Claire Trevett's one-on-one interview with Judith Collins in her office today. / Mark Mitchell

She would not say who she would support if she got knocked out. "I'll see how I feel tomorrow."

Collins was spending much of the final day doing media – she was on both television breakfast shows, and was the only one to accept RNZ's invitation to a "debate" on Morning Report. The others declined, saying it was not appropriate. She also went on Te Karere.

Judith Collins said she had spoken with every MP apart from one who made it clear he would not vote for her. Photo / Doug Sherring
Judith Collins said she had spoken with every MP apart from one who made it clear he would not vote for her. Photo / Doug Sherring

"That to me is the job of Leader of the Opposition. Part of that job is to do every bit of media that you can and I've decided to treat the last two weeks as a job interview and show colleagues what is actually expected."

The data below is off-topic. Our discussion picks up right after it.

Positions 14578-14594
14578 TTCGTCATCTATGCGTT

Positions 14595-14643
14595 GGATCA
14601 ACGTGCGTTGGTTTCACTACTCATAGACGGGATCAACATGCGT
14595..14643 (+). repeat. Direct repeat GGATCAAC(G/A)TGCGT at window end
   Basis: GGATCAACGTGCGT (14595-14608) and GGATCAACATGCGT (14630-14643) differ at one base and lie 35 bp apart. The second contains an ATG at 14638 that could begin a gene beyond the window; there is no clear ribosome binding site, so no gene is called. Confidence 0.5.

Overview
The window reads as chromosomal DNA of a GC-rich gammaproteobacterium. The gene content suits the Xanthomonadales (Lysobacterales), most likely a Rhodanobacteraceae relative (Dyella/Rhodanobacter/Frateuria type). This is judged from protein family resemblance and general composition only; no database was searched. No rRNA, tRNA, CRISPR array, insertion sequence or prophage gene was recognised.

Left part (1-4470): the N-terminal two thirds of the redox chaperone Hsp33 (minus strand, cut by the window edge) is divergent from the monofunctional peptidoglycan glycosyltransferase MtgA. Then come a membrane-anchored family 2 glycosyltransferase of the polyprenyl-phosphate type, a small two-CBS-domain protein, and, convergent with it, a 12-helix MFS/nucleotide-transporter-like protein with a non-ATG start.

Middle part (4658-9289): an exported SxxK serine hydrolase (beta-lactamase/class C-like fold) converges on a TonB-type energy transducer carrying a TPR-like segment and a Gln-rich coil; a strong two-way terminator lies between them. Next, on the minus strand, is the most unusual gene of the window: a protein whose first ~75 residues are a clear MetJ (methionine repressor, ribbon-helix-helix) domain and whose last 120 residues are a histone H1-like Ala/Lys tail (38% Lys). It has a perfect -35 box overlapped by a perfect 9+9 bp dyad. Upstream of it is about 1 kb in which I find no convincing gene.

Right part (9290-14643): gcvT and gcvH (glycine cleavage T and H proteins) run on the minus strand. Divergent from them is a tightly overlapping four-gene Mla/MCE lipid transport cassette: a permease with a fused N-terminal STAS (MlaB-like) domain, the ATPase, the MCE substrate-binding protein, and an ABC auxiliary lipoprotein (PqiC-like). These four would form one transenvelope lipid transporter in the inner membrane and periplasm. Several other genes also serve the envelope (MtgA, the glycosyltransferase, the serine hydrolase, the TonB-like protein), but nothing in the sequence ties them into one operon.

Collins will use her pitch to point out her skills and experience, and to point out that becoming the next Leader of the Opposition would not necessarily be the next Prime Minister unless it was effective in Opposition.

"We are going to have to be very highly motivated and do whatever it takes."

Steven Joyce said he would tell caucus he had the skills and experience to put a programme in front of New Zealand that would get support. Photo / Mark Mitchell
Steven Joyce said he would tell caucus he had the skills and experience to put a programme in front of New Zealand that would get support. Photo / Mark Mitchell

Joyce said he would tell caucus he had the skills and experience to put a programme in front of New Zealand that would get support. He denied he was a mere continuation of the John Key – Bill English line, saying each of those had points of distinction and he would bring his own. "Policy has to evolve. It can't stay in one place from 2017 to 2020 but the direction of the party has to stay the same. The public know broadly what we should stand for. They want to know what we would do."

Mark Mitchell did not reply to a request for comment.